Summary: Passionate love must be our priority, protective and practical, adding love to brotherly affection.

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I read a story about a woman who told a friend that she wanted to get a divorce. She was full of hatred toward her husband. “I just don’t want to get rid of him. I want to get even. Before I divorce him, I want to hurt him as much as he has hurt me.” Her friend suggested an ingenious plan, “Go home and act as if you really love your husband. Tell him how much he means to you. Praise him for every good thing. Go out of your way to please him. Make him believe you love him. After you’ve convinced him that you cannot live without him, then drop the bomb. Tell him that you’re getting a divorce. That will really hurt him.” So, for two months she showed love, kindness, listening, giving, reinforcing and sharing. Then, her friend called her up. “Are you ready now to go through with the divorce?” She exclaimed, “Divorce? Never! I discovered I really do love him.” Her actions had changed her feelings. Motion resulted in emotion.[1]

Here we see that love is not just a noun. It is more of a verb. It is not just an emotion. It calls for action. This morning we will look into the last character quality in “Our Pursuit for Our Growth” series. Let us read 2 Peter 1:5-7. “For this very reason, make every effort to supplement your faith with virtue, and virtue with knowledge, and knowledge with self-control, and self-control with steadfastness, and steadfastness with godliness, and godliness with brotherly affection, and brotherly affection with love.”[2] Last week, we talked about “brotherly affection.” We saw that a transformed life leads to transformed relationships. We are to love with a pure and passionate love. This morning, as we study “love,” we will dig deeper into one of the verses I quoted last week. “Above all, keep loving one another earnestly, since love covers a multitude of sins.”[3] Let us pray…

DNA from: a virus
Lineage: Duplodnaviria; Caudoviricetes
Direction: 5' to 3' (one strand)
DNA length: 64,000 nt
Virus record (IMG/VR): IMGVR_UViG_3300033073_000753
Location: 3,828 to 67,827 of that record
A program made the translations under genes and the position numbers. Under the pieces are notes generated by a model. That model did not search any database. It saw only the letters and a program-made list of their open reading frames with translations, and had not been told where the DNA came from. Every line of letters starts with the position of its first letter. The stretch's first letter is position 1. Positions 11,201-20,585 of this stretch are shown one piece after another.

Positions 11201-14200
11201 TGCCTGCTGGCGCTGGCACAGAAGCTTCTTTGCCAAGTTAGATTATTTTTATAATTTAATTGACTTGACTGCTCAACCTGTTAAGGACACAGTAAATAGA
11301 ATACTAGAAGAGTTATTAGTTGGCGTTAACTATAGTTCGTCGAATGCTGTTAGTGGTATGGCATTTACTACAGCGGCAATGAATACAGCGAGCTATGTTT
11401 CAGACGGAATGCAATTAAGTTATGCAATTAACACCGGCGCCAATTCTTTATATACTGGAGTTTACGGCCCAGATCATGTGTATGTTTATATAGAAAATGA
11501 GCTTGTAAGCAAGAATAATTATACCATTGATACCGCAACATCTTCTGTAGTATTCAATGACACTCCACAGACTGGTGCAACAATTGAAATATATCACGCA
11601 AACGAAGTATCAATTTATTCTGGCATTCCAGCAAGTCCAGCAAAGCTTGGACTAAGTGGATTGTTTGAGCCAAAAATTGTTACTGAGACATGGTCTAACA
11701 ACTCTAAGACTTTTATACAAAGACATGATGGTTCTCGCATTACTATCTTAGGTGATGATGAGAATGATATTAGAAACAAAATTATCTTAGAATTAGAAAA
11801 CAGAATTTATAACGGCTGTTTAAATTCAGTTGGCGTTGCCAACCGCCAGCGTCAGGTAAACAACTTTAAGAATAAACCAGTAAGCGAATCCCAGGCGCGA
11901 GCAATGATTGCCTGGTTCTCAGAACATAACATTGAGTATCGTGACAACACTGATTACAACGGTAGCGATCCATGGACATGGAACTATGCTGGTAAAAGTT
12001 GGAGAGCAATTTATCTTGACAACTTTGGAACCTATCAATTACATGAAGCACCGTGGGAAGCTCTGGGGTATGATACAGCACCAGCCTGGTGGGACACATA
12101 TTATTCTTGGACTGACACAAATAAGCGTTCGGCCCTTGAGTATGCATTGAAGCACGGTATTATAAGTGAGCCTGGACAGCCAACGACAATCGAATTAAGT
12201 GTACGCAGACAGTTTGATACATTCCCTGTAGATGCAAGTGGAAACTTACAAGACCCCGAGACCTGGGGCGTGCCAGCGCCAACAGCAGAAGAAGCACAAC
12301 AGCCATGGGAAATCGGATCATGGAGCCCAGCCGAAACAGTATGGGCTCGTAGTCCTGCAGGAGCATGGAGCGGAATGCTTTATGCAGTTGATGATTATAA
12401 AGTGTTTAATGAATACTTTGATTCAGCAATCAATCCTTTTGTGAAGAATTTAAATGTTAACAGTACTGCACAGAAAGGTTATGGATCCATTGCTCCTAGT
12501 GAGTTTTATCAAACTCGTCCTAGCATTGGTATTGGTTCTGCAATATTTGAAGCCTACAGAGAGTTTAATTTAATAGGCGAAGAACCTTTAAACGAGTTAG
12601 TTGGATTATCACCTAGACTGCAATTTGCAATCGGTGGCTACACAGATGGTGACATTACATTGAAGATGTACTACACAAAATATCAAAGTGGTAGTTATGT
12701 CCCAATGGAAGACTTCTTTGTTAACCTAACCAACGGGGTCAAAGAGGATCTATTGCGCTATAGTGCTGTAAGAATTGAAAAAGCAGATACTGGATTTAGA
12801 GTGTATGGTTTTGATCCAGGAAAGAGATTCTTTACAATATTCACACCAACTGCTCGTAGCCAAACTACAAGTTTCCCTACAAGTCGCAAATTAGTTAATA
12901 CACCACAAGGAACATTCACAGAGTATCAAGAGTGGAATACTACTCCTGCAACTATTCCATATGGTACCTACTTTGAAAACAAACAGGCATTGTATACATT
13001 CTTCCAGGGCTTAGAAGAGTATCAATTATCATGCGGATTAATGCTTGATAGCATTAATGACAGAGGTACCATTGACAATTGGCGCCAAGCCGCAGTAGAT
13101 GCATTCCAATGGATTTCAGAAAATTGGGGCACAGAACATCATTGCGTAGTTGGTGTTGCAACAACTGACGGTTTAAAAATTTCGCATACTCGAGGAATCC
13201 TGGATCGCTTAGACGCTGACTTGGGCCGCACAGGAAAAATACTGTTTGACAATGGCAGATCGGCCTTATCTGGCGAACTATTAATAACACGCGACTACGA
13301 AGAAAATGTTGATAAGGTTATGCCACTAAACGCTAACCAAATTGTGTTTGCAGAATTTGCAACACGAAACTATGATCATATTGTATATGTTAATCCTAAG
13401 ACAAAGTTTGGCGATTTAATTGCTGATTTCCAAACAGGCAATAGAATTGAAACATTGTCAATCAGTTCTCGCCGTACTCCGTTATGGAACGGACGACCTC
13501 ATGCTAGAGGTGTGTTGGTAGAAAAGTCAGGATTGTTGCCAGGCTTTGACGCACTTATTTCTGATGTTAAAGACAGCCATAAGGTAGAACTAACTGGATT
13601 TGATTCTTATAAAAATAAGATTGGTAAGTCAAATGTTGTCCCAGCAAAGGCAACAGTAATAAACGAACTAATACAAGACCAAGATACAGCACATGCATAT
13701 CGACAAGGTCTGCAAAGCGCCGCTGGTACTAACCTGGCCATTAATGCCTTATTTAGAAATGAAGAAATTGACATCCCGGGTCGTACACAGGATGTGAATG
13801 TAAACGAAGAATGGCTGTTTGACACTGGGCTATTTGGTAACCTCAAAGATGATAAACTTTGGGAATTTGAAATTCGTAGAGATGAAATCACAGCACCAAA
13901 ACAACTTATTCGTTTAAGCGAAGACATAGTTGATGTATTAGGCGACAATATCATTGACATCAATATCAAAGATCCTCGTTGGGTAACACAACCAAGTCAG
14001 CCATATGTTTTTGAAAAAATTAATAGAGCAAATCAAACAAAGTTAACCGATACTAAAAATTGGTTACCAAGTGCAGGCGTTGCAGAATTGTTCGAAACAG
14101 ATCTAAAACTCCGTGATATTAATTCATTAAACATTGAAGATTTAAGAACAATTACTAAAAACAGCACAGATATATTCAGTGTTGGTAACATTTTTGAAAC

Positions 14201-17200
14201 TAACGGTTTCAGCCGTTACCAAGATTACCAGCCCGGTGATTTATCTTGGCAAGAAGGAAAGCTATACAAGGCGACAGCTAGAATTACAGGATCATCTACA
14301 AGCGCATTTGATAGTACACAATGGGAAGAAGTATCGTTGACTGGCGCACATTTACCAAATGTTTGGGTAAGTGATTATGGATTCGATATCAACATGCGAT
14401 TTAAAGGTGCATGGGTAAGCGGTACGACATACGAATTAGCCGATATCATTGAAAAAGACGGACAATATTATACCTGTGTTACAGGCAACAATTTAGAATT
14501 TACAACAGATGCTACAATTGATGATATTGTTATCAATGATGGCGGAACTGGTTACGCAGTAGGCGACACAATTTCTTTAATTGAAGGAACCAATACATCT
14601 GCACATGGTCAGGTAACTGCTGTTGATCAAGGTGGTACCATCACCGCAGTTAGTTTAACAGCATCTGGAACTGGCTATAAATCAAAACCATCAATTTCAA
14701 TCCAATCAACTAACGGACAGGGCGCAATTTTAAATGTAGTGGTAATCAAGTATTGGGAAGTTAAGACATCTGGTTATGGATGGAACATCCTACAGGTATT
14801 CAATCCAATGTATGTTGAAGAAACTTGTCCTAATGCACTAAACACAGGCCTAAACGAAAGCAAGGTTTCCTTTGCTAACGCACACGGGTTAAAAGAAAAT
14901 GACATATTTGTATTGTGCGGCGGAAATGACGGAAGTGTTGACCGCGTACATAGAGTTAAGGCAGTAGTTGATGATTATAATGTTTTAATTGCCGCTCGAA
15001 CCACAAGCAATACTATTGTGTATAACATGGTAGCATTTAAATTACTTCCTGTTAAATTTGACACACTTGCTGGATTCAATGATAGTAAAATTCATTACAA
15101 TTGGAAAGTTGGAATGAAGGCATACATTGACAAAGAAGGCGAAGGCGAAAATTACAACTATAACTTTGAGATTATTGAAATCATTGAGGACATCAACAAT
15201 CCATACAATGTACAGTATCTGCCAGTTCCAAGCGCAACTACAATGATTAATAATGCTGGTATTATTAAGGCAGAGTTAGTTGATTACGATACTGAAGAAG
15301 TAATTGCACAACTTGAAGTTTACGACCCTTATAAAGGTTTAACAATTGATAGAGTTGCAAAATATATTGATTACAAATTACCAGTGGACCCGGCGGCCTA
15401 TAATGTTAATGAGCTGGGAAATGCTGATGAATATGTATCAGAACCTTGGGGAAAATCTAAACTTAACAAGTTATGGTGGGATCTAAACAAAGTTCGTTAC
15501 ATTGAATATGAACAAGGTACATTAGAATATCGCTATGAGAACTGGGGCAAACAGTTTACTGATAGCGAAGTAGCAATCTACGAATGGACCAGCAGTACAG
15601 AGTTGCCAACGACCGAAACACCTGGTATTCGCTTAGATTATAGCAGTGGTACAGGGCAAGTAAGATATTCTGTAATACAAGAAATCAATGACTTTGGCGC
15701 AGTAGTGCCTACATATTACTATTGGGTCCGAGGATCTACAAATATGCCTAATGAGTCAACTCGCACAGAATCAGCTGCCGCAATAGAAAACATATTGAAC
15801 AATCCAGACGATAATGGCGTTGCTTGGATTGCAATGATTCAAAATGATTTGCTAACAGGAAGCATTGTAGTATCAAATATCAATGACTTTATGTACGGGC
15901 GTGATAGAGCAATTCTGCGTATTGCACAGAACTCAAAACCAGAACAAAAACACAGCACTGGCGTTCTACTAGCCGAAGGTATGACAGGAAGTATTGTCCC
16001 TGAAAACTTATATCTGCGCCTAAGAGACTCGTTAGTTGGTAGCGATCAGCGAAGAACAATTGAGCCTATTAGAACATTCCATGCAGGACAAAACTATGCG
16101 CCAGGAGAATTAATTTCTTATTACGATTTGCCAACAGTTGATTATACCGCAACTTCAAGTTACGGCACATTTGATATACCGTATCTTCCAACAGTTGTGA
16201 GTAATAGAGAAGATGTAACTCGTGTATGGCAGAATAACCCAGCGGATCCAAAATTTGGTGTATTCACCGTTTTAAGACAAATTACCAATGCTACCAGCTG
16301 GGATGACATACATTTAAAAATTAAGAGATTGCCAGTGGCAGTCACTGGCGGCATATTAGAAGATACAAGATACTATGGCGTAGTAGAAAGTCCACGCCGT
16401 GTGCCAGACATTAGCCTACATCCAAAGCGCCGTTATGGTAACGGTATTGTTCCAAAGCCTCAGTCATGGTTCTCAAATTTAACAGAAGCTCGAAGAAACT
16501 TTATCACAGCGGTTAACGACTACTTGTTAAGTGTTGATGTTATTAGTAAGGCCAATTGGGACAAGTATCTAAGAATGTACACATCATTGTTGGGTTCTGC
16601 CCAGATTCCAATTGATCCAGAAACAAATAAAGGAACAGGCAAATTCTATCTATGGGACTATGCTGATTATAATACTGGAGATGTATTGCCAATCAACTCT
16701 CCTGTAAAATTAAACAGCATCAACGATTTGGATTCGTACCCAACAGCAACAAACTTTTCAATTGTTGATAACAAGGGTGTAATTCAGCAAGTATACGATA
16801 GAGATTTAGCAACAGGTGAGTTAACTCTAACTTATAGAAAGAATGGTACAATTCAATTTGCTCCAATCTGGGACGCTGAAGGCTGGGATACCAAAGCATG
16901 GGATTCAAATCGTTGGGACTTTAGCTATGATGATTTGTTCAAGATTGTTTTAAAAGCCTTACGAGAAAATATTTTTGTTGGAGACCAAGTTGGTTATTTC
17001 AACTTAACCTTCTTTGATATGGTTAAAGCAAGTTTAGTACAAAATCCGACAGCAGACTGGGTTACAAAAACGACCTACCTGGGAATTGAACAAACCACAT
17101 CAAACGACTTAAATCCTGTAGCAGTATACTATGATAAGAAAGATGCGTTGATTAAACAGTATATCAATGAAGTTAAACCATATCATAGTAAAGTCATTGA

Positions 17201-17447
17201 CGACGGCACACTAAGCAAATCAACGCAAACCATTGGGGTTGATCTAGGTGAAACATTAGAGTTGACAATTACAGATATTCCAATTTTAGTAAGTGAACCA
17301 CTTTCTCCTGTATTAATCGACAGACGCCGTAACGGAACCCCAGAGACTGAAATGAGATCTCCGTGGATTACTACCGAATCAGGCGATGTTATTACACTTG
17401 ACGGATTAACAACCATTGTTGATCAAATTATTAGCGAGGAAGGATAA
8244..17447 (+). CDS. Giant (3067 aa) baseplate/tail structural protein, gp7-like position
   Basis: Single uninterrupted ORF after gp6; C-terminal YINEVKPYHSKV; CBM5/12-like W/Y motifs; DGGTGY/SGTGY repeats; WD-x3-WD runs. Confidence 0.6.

In the Greek, the word “love” in 2 Peter 1:7 was “agape.” If you remember, the Greek word for “brotherly affection” was “phileo.” So, we are to add “agape” or “love” to “phileo” or “brotherly affection.” Actually, there is not much difference between “agape” and “phileo.”[4] These words are synonymous or really close in meaning. It’s like “huge” and “large” or “tiny” and “small.” But since Peter wrote that we are to add “agape” to “phileo,” he must be emphasizing a key difference in meaning.[5] According to the Bible Exposition Commentary, “When we have brotherly love, we love because of our likenesses to others; but with agape love, we love in spite of the differences we have.” Phileo love is reciprocal. It is a mutual love. I love you because you love me. I love you because I like you. But agape love is sacrificial. It is a unilateral love. I love you even if you don’t love me in return. I love even if I don’t like you. According to the Bible Knowledge Commentary, “Whereas brotherly kindness is concern for others’ needs, love is desiring the highest good for others.” Someone pointed out that we were never commanded to phileo one another but we are commanded to agape each other.

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